Friday, July 12, 2024

Winter Control Initiatives Will Mean Big Savings

Stephen Vance, Staff

snowdowntown270The experiments undertaken by the municipality this past winter regarding winter road control appear to have paid off. According to Meaford treasurer Darcy Chapman, the municipality can expect savings of more than $200,000 per year beginning in 2017.

Most of the experimentation undertaken were done in an effort to understand potential future financial benefits. Staff originally defined that the tests taken to reduce overall salt would result in a lower Sand/Salt budget within the Winter Control area of Transportation Services of $12,000, which was reflected in the 2016 budget. The future opportunities to reduce the overall budget could exceed $200,000 as early as 2017 if certain changes are implemented through the Service Delivery Review process,” advised Chapman in his report to Council.

On April 27, 2015, Council was presented with the Operations Review of Winter Maintenance, Roadway Maintenance and Fleet Management final report by DFA Infrastructure International Inc. That report highlighted 17 recommendations in the areas of Outsourcing, Policies & Practices, Effective & Efficient Service Delivery, and Recruitment. It also outlined 12 key challenges including, ageing infrastructure and fleet, continuous improvement, overtime, salt use and patrol yard silos.

“Between January 1 and April 15, 2016, Transportation Services embarked on implementing innovative approaches using ’30-Day Challenges’, whereby ideas were tested for a period not to exceed 30 days. Even if the idea being tested worked very well, it was stopped at the 30 day mark. Upon completion of the test, staff analyzed the process/project to determine potential long-term success and the positive impacts it could have by way of effectiveness, efficiency, or increased customer service,” noted Chapman.

The 30-day experiments included using a specially treated salt that activates more quickly and requires less volume, re-thinking salting techniques, consolidating existing plow routes, and modified work schedules to reduce overtime.

“The 30-day experiments allowed staff to develop programs that could be retooled, reworked or simply aborted if unsuccessful. This allowed great flexibility in understanding potential long term implications. The experiments in service changes, efficiencies, or effectiveness (doing more with less) have allowed staff to understand positive changes which can be incorporated into winter control standard operating procedures starting in November 2016 for the 2016-2017 season. Experimenting with varying levels of service from the current expected levels has provided invaluable lessons and data which will be utilized during the upcoming Service Delivery Review,” said Chapman in his report to council.

Chapman said that staff realized that salt was being used on roads which did not require salting based on traffic counts and established best practices.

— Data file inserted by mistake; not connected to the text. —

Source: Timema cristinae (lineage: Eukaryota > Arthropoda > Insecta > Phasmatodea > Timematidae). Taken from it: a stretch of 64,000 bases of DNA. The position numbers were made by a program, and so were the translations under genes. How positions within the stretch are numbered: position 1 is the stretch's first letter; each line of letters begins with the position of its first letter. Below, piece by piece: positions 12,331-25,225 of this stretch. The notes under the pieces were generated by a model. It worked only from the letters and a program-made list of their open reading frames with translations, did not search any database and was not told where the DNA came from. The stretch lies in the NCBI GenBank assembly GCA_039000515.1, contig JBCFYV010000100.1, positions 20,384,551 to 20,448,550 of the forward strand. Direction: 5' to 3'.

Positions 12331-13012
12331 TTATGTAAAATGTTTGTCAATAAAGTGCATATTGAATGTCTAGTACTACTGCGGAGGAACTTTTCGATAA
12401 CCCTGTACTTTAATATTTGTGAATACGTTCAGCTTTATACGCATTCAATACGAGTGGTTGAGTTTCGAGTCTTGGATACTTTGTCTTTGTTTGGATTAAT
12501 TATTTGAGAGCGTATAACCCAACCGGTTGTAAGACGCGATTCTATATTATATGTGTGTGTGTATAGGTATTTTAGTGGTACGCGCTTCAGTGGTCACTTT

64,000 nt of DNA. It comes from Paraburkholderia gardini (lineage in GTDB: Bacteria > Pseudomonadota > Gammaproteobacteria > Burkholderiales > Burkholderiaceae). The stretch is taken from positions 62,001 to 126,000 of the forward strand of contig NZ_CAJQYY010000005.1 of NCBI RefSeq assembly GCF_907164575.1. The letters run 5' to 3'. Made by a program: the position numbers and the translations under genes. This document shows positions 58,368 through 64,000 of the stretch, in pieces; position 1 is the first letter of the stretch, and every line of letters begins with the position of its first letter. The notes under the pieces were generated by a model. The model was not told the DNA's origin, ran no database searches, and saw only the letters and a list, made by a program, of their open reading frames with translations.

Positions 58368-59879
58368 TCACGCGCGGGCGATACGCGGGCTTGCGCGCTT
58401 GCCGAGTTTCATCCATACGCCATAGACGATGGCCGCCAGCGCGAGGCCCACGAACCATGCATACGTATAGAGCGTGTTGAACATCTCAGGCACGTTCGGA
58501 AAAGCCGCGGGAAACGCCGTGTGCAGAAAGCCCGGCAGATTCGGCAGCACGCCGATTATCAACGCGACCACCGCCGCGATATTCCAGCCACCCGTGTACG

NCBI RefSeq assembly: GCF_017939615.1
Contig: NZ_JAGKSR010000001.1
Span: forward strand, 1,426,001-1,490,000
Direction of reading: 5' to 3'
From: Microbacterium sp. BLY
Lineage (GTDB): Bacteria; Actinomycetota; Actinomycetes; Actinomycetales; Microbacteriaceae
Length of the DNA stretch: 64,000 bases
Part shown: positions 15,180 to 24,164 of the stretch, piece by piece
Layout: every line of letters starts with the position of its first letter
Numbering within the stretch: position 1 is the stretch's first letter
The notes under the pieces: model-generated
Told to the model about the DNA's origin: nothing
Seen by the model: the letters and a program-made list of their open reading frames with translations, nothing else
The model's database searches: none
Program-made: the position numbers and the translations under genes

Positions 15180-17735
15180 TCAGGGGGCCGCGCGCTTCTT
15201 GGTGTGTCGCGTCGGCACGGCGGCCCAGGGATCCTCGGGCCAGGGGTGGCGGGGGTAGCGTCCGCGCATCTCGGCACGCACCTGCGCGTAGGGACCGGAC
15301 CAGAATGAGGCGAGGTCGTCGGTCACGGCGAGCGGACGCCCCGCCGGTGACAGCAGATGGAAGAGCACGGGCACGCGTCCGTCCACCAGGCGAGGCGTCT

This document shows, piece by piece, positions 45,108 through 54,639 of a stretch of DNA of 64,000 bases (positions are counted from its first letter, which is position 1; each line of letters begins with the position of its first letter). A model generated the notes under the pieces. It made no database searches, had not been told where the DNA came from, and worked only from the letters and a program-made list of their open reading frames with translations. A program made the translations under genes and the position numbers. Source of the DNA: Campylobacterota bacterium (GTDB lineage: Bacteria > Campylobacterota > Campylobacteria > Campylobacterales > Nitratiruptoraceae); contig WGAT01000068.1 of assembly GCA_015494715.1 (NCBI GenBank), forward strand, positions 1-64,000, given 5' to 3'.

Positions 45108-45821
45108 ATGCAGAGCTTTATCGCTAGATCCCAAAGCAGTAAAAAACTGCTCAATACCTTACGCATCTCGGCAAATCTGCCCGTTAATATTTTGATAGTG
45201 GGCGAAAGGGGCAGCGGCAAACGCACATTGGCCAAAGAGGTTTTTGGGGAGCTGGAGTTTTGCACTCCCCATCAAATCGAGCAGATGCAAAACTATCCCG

“Over time (past decade plus) the municipality was relying more and more on salt applications, especially within certain rural areas and on some local low traffic urban roads. During testing, staff completely eliminated salt use on rural roads,” noted Chapman, adding that on urban roads, “instead of utilizing 100% salt the sand loads were ‘sweetened’ by adding additional salt mixed with the sand. This ensured that hills and curves received an adequate amount of sand for traction but also included extra salt to inhibit the adhesion of ice to the road. With the exception of some negative public comments surrounding how the extra sand use has created a ‘dirty look’ there were no safety concerns raised. From an operational standpoint, the extra sand use does create some additional clean up in the spring through street sweeping and catch basin cleaning, however the cost benefit between salt ($82.36/tonne) and sand ($11.47/tonne) far outweighs the additional wage allocations for sand removal during spring clean-up.”

In addition to the financial savings found through experimentation, Chapman said revised salting procedures will have a positive environmental effect.

“Annual salt use through direct application or mixed with sand was in excess of 3,000 tonnes during the past three winter control seasons (2012-13, 2013-14, 2014-15). Reducing the municipality’s salt use by 60% would limit over 2,000 tonnes of salt potentially running off into storm water catch basins, ditches, streams and rivers and eventually into Georgian Bay,” advised Chapman.

Chapman said that while the majority of public input over the past winter season was critical, those complaints were valuable to municipal staff in identifying areas for improvement, and he expressed appreciation to the community for providing feedback.

“The overall feedback was invaluable as a means to understand potential service level concerns as various methods were tested. The municipality received 79 written submissions through email and the website via the comment form. As well, approximately 120 phone calls were logged with virtually all relating to concerns versus positive feedback. Transportation Services staff have suggested that this volume is probably about 20%-25% more than previous winter seasons,” said Chapman in his report.

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